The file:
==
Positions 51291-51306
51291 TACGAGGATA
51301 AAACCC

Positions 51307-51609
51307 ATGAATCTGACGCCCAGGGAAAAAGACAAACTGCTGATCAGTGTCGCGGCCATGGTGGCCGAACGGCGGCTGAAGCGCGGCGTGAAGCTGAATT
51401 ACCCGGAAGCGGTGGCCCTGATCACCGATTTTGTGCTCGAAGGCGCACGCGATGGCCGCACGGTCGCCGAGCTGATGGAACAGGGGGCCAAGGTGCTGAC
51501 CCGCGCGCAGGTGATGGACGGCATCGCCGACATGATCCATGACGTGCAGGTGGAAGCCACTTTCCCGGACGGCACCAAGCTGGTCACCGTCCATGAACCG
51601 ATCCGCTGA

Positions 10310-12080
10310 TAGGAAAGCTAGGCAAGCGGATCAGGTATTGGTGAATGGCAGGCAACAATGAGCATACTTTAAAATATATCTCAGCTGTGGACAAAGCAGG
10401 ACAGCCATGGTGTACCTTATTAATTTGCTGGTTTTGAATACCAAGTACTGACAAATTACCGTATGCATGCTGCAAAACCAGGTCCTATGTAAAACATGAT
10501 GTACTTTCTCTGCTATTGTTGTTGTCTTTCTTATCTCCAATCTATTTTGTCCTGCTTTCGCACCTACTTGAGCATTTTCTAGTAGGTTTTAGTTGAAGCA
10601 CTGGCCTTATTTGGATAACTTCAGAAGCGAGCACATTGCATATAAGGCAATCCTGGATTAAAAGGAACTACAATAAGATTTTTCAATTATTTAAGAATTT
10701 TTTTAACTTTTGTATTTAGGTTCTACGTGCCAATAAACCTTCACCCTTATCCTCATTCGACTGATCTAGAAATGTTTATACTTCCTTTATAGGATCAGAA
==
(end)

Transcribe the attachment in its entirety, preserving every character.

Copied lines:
Positions 51291-51306
51291 TACGAGGATA
51301 AAACCC

Positions 51307-51609
51307 ATGAATCTGACGCCCAGGGAAAAAGACAAACTGCTGATCAGTGTCGCGGCCATGGTGGCCGAACGGCGGCTGAAGCGCGGCGTGAAGCTGAATT
51401 ACCCGGAAGCGGTGGCCCTGATCACCGATTTTGTGCTCGAAGGCGCACGCGATGGCCGCACGGTCGCCGAGCTGATGGAACAGGGGGCCAAGGTGCTGAC
51501 CCGCGCGCAGGTGATGGACGGCATCGCCGACATGATCCATGACGTGCAGGTGGAAGCCACTTTCCCGGACGGCACCAAGCTGGTCACCGTCCATGAACCG
51601 ATCCGCTGA

Positions 10310-12080
10310 TAGGAAAGCTAGGCAAGCGGATCAGGTATTGGTGAATGGCAGGCAACAATGAGCATACTTTAAAATATATCTCAGCTGTGGACAAAGCAGG
10401 ACAGCCATGGTGTACCTTATTAATTTGCTGGTTTTGAATACCAAGTACTGACAAATTACCGTATGCATGCTGCAAAACCAGGTCCTATGTAAAACATGAT
10501 GTACTTTCTCTGCTATTGTTGTTGTCTTTCTTATCTCCAATCTATTTTGTCCTGCTTTCGCACCTACTTGAGCATTTTCTAGTAGGTTTTAGTTGAAGCA
10601 CTGGCCTTATTTGGATAACTTCAGAAGCGAGCACATTGCATATAAGGCAATCCTGGATTAAAAGGAACTACAATAAGATTTTTCAATTATTTAAGAATTT
10701 TTTTAACTTTTGTATTTAGGTTCTACGTGCCAATAAACCTTCACCCTTATCCTCATTCGACTGATCTAGAAATGTTTATACTTCCTTTATAGGATCAGAA